Premature Births Linked to Increase in U.S. Infant Mortality Rate

A new data brief was released this week by CDC, National Center for Health Statistics on how the U.S. is faring in premature births and infant mortality.  Sadly, the infant mortality rate has worsened since 2004. According to the report, premature births were the primary cause for the increase in infant mortality.

Here are the key findings from the report:

So what are the experts saying about why the United States may have more premature births?

  • Fertility treatments and other forms of assisted reproduction probably play a role because they often lead to twins, triplets or other multiple births. Those children tend to be delivered early.
  • The U.S. health care system doesn’t guarantees prenatal care to pregnant women, particularly the uninsured (Dr. Alan R. Fleischman, medical director for the March of Dimes).
  • Maternal obesity and smoking have been linked to premature births and may also be a factor.
  • Health officials are also concerned that doctors increasingly are inducing labor or performing C-sections before the 37th week. Dr. Fleischman also indicated in a  statement to the NY Times that most infant deaths do not occur in babies just shy of 37 weeks gestation, but rather in those much younger,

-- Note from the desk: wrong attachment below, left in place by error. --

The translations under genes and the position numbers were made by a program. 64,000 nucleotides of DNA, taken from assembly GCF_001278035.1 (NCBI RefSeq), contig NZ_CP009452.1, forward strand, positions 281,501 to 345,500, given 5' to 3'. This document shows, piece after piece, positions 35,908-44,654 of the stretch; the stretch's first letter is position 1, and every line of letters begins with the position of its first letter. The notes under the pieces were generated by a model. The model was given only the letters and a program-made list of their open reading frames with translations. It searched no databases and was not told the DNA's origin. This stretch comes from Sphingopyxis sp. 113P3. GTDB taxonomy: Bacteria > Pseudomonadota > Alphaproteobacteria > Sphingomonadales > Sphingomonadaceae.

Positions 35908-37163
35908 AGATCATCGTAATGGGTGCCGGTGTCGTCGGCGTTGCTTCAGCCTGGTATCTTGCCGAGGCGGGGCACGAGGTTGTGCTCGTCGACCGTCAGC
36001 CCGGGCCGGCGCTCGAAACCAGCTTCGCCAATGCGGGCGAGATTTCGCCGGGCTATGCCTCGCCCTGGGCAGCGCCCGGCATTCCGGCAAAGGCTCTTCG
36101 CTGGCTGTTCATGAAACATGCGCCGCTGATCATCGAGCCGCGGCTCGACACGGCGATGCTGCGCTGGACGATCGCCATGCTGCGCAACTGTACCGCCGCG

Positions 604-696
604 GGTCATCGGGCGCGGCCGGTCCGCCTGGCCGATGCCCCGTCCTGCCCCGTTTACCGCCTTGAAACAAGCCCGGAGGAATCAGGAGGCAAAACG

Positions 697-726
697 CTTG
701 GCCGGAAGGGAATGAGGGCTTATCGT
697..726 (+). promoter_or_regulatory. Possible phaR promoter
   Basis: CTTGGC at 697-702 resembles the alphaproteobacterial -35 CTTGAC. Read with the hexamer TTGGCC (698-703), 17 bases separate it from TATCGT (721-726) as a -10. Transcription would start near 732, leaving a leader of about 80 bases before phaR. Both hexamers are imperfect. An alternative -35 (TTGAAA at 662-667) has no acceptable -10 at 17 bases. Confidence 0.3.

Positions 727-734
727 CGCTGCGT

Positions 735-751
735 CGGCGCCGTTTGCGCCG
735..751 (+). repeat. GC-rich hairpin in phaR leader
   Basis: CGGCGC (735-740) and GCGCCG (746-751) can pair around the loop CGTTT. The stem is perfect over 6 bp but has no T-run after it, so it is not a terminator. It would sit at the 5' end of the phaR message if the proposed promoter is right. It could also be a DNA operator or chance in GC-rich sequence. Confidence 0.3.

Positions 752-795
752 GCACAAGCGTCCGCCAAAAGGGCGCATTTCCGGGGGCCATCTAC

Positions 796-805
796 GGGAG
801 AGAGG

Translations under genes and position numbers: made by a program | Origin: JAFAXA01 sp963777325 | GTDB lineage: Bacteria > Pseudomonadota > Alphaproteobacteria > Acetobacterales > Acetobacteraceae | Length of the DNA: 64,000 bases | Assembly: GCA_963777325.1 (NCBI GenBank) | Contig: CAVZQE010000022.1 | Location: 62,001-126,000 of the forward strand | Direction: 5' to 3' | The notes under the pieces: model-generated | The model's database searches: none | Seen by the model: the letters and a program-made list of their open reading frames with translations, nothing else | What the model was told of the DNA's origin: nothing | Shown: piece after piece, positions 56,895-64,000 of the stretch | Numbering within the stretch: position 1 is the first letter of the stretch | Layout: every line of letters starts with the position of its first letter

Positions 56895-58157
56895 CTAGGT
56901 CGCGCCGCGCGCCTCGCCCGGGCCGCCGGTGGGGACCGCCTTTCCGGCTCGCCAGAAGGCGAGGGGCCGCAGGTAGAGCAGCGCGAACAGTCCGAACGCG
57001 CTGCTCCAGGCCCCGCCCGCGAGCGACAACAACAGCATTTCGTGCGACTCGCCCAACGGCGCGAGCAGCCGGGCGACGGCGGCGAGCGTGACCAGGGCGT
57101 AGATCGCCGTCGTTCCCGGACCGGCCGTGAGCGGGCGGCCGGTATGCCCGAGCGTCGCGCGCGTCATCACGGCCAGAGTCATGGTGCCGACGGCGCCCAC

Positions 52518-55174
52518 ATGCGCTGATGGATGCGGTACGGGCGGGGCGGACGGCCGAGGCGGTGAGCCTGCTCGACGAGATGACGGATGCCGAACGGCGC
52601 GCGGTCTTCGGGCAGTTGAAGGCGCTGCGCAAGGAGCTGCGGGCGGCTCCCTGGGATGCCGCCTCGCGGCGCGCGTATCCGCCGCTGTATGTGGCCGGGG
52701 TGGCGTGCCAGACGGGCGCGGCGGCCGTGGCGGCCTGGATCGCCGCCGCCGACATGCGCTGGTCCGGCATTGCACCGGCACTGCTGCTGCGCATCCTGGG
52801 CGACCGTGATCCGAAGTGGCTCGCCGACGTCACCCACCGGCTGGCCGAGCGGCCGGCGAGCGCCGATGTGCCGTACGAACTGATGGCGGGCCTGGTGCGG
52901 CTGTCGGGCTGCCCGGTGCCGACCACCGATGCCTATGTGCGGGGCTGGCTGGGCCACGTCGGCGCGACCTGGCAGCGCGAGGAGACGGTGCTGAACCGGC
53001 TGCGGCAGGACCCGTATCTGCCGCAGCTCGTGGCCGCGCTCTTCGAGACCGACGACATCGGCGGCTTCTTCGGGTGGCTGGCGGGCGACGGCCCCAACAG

The report also found that while the United States more commonly saw premature births, survival rates for infants at that gestational age were as good or better than most European countries.

Below are  links to a variety of articles on this report:

Premature Births Worsen US Infant Death Rate

Premature Births Are Fueling Higher Rates of Infant M ortality in U.S., Report Says

Click HERE for access to the PDF report

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